An LB film was formed in the following manner. 2,2',6,6'-isopropylamine-substituted tetraphenylbipyrane-4-ylydine was dissolved as donor molecules in chloroform to prepare an LB film spreading solution. It was seen from a surface pressure area per one molecule curve that a solid condensed phase of the molecule was formed at 15 dyne/cm. A commercially available vertical dipping type LB film forming system was used, and the water subphase was set to pH=6.0 at a temperature of 23 C. and had a cadmium concentration of 0.01 mM before spreading the molecule. A NESA film/SiO2 film was formed on a glass substrate, and the resultant substrate was placed in the water phase. The film-forming molecules were developed and the film was deposited onto the substrate at a rate of 70 μm/sec to build-up donor molecule film 4. Subsequently, following the same procedures, insulating molecule film 5 of arachic acid was formed at a surface pressure of 25 dyne/cm, and a mixture film consisting of tetracyanoquinodimethane and stearic acid at a mixing molar ratio of 1:1 was formed as acceptor molecule film 6 thereon. These operations were sequentially repeated a plurality of times to stack four donor molecule films 4, seven insulating molecule films 5, and four acceptor molecule films 6. Polyphenyl alanine (molecular weight: 120,000) dissolved in chloroform was built up to form three layers on the resultant LB stack layer at a surface pressure of 23 dyne/cm, and insulating molecule film 7 was formed thereon. The resultant structure was set in a conventional vacuum evaporation system to deposit Al electrode 8 having a thickness of about 150 Å in a vacuum of 310-6 Torr.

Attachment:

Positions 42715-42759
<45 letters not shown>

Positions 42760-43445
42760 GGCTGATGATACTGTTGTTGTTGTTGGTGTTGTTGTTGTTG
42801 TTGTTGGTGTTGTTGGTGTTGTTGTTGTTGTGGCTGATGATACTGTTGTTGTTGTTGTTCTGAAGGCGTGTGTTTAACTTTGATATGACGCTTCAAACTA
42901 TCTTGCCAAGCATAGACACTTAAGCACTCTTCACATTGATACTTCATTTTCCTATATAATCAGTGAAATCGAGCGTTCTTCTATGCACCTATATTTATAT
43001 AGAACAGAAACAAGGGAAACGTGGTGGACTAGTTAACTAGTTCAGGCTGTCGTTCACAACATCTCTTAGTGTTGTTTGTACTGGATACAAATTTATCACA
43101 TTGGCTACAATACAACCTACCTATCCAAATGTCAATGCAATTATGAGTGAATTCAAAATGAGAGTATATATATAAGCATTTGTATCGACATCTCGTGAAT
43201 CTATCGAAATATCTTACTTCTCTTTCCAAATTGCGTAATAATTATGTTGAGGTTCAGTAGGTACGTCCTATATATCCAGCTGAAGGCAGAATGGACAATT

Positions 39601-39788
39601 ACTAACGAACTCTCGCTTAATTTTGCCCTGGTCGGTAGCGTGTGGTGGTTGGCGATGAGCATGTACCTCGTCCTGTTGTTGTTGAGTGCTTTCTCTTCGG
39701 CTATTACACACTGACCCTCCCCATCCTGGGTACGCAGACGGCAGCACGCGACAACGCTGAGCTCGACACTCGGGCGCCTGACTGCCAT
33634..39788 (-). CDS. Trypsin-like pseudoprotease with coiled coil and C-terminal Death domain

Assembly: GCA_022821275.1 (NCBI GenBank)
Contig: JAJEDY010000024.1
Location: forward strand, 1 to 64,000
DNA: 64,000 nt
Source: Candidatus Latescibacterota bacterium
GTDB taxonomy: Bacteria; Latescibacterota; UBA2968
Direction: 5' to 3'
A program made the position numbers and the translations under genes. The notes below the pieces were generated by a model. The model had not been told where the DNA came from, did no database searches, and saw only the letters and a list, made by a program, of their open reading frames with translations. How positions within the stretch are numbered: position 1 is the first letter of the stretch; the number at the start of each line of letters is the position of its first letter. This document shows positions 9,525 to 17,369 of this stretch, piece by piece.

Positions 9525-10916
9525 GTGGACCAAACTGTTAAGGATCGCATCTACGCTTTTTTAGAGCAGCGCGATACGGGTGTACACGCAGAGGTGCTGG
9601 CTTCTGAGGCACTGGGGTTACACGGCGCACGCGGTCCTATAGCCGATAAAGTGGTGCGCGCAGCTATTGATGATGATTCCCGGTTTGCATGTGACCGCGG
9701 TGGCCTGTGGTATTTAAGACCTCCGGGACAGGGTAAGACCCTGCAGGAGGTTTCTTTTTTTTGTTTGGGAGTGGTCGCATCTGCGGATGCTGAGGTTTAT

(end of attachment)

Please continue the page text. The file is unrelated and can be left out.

While a bias voltage was applied to the thus-formed recording medium setting Al electrode 8 as the positive side, an He-Ne laser (λ=633 nm, 1 mW/mm2) was irradiated in a spot-like manner at different positions with a cycle of 10 nsec. Absorption at a wavelength of 840 nm was observed at a laser radiation portion, i.e., recording portion.